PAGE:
Wednesday, August 5, 2009 - 4:40 PM

COS 80-10: Coexistence by recruitment variation: How large is the contribution of relative nonlinearity?

Chi Yuan, University of Arizona and Peter Chesson, University of Arizona.


Recruitment variation is believed to be an important mechanism of species coexistence in variable environments. This mechanism, however, is a composite of two other mechanisms: the storage effect, and relative nonlinearity. The storage effect is a formalization of the concept of temporal environmental niche differentiation.  It is well-understood theoretically and has been tested in natural systems such as forests and annual plant communities. Relative nonlinearity results from species differences in nonlinear responses to fluctuations in competition. Such differences arise whenever species differ in life-history traits such as mean longevity. While the storage effect is assumed to be the stronger mechanism, no studies have compared the relative magnitudes of the storage effect and relative nonlinearity in the same system, and so there has been no rigorous justification for the neglect of relative nonlinearity in theoretical and empirical studies of coexistence by recruitment variation. Our research uses analytical modeling and simulation tools to quantify the magnitude of these two mechanisms for iteroparous organisms coexisting by recruitment variation.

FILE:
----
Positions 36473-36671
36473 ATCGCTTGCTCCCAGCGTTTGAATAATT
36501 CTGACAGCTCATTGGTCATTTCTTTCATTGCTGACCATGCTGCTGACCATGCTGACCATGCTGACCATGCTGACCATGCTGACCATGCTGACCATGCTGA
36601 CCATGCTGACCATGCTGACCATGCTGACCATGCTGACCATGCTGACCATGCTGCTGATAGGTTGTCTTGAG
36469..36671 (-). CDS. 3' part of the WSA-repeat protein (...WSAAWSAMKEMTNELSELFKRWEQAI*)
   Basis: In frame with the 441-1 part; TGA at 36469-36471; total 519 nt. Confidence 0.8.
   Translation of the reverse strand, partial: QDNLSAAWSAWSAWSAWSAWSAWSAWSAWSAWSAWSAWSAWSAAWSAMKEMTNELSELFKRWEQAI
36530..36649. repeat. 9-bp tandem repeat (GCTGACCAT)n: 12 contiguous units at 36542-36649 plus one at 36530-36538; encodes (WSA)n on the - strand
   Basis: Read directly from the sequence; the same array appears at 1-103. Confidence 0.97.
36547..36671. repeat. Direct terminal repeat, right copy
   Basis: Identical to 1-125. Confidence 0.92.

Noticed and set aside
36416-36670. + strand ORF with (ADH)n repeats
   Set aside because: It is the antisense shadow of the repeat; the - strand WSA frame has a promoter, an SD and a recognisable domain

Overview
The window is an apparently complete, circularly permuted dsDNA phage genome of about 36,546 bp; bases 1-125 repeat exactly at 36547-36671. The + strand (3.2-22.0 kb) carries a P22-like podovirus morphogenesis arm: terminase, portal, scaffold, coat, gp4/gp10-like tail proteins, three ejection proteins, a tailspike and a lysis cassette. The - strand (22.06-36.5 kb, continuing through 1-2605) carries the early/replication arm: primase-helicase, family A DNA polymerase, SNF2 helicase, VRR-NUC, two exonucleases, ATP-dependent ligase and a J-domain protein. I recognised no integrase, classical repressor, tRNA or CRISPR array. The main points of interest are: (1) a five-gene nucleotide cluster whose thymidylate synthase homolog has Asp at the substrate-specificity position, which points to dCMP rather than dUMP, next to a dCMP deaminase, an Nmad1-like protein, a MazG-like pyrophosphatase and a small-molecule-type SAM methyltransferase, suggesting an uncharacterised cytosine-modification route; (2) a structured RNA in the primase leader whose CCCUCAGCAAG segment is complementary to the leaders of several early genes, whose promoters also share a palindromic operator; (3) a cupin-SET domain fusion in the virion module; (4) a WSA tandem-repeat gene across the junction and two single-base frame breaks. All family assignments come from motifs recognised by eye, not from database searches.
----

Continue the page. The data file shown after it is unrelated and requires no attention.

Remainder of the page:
Our results show that the strength of relative nonlinearity increases with species differences in longevity, and is larger with larger environmental variation. However, the storage effect is also larger with larger environmental variation, and in most cases, is much stronger than relative nonlinearity. Nevertheless, there are circumstances where relatively nonlinearity is predicted to be stronger than the storage effect. We find this is outcome in two-species cases where species have strong differences in their sensitivities to environmental fluctuations, as well as having different longevities. Indeed, it is possible for the storage effect to make no contribution to stabilization of coexistence, leaving relative nonlinearity as the only stabilizing mechanism. However, this outcome occurs only in a narrow range of circumstances. We conclude that under most circumstances, relative nonlinearity contributes little to the overall stabilizing effect and the neglect of relative nonlinearity in previous work is justified in those cases. Nevertheless, relative nonlinearity has the potential to make substantial contributions to species coexistence when species differ in their sensitivities to environmental variation.